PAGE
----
Individuals who may have experienced sexual harassment or have information pertaining to sexual harassment in connection with employment at Discovering Hidden Hawaii Tours should contact the EEOC at 808-541-3133 for more information.
Preventing workplace harassment through systemic litigation and investigation is one of the six national priorities identified by the EEOC’s Strategic Enforcement Plan (SEP).
ST. VINCENT HOSPITAL TO PAY $15,000 TO SETTLE EEOC DISABILITY DISCRIMINATION LAWSUIT
Company Refused Transfer as a Reasonable Accommodation, Federal Agency Charged
INDIANAPOLIS – St. Vincent Hospital and Health Care Center, Inc. will pay $15,000 and furnish other relief to resolve a lawsuit disability discrimination filed by the U.S. Equal Employment Opportunity Commission (EEOC), the federal agency announced today. The EEOC had charged that the hospital violated federal law when it failed to provide its employee with a reasonable accommodation of a transfer to a vacant position for which she was qualified.
According to the EEOC’s complaint, when St. Vincent learned that Latoya Moore’s lifting restrictions caused by her disabilities were indefinite, St. Vincent required Moore to take leave at reduced pay, even though she wanted to continue working. Instead of transferring Moore to vacant positions she was qualified for and could perform, St. Vincent fired her, the EEOC charged.
The EEOC brought the suit under the Americans with Disabilities Act (ADA), which prohibits employers from discriminating against an individual because of disabilities. Under the ADA, it is illegal for an employer to refuse to provide a reasonable accommodation to a qualified individual with a disability unless the employer can demonstrate the accommodation would impose an undue hardship. Transfer to a vacant position for which the employee is qualified can be a reasonable accommodation. The case (EEOC v. St. Vincent Hospital and Health Care Center, Inc., Civil Action No. 1:17-cv-3426-RLY-DML) was filed in U.S. District Court for the Southern District of Indiana, Indianapolis Division on Sept. 26, 2017.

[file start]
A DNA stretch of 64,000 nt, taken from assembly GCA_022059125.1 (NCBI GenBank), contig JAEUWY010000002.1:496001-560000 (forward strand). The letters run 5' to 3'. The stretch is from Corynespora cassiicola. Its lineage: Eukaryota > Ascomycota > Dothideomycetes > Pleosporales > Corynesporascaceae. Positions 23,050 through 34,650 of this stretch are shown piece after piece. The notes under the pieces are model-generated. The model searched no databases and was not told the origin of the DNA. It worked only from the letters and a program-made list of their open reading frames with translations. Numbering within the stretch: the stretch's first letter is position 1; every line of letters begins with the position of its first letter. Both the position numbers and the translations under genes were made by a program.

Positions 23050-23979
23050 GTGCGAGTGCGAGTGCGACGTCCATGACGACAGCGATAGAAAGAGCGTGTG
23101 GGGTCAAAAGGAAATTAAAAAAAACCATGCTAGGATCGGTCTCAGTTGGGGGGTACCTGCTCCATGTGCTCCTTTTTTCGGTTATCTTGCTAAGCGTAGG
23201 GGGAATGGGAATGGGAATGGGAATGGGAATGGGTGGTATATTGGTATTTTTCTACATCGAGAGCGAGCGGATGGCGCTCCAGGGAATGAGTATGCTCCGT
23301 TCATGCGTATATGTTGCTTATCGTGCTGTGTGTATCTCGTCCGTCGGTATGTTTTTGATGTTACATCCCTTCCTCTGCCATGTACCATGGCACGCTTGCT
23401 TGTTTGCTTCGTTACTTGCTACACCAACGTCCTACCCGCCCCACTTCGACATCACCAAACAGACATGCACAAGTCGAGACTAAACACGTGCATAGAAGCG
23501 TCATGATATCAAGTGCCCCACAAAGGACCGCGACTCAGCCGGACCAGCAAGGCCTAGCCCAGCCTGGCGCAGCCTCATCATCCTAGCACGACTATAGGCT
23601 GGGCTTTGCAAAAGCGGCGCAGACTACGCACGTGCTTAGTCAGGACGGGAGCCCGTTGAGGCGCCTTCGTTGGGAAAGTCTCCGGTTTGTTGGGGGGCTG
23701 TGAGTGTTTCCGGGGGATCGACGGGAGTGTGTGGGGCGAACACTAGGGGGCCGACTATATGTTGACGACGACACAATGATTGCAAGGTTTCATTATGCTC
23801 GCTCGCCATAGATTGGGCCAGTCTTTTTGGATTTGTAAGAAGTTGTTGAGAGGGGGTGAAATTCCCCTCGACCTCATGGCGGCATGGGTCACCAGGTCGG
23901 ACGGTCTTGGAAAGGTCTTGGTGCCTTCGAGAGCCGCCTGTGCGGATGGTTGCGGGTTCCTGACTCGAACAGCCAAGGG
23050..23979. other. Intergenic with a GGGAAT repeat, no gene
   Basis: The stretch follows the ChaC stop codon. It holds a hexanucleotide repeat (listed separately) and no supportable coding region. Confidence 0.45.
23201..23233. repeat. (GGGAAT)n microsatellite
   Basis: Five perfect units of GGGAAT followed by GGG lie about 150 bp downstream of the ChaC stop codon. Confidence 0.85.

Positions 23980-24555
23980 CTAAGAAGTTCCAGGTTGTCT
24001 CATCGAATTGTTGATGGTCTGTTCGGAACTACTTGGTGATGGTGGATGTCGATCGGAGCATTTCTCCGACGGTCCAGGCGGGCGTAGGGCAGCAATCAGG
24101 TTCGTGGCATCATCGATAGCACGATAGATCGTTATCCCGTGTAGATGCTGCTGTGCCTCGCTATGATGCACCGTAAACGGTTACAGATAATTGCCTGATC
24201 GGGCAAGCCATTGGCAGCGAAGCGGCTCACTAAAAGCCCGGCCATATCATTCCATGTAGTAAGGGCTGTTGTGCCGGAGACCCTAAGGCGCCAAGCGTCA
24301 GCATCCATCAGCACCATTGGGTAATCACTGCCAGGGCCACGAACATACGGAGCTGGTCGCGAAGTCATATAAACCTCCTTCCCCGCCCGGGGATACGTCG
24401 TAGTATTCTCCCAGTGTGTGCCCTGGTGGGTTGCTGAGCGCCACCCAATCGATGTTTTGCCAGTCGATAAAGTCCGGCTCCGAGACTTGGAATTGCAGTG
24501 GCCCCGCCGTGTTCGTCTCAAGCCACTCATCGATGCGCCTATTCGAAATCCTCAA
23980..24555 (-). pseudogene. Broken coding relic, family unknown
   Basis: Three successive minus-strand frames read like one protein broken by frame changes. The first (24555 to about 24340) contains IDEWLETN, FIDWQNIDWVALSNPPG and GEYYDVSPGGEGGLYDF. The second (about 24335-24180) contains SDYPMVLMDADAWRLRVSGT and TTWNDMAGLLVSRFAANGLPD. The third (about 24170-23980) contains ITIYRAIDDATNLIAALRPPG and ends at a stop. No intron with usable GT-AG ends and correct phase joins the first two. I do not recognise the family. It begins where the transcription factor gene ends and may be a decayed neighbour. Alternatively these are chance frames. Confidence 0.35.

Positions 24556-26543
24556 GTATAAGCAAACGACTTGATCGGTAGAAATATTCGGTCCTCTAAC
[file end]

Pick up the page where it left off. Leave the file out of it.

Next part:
Under a consent decree settling the suit, entered by the court on May 24, St. Vincent will pay Moore $15,000 in lost wages and compensatory damages. In the future, the hospital will be required to notify employees whose disabilities prevent them from performing the essential functions of their existing positions that reassignment to a vacant position for which they are qualified is a reasonable accommodation under the ADA. St. Vincent will also be required to provide training on the ADA’s requirements to appropriate personnel, and submit annual compliance reports to the EEOC during the decree’s two-year term.
“This lawsuit demonstrates that employers should be aware of their obligation to provide a transfer as a reasonable accommodation for employees who are qualified individuals with disabilities,” said EEOC Regional Attorney Kenneth Bird.
The EEOC’s Indianapolis District Office is responsible for processing discrimination charges, administrative enforcement, and the conduct of agency litigation in Indiana, Kentucky, Michigan and western Ohio, with field offices in Louisville, Cincinnati, and Detroit.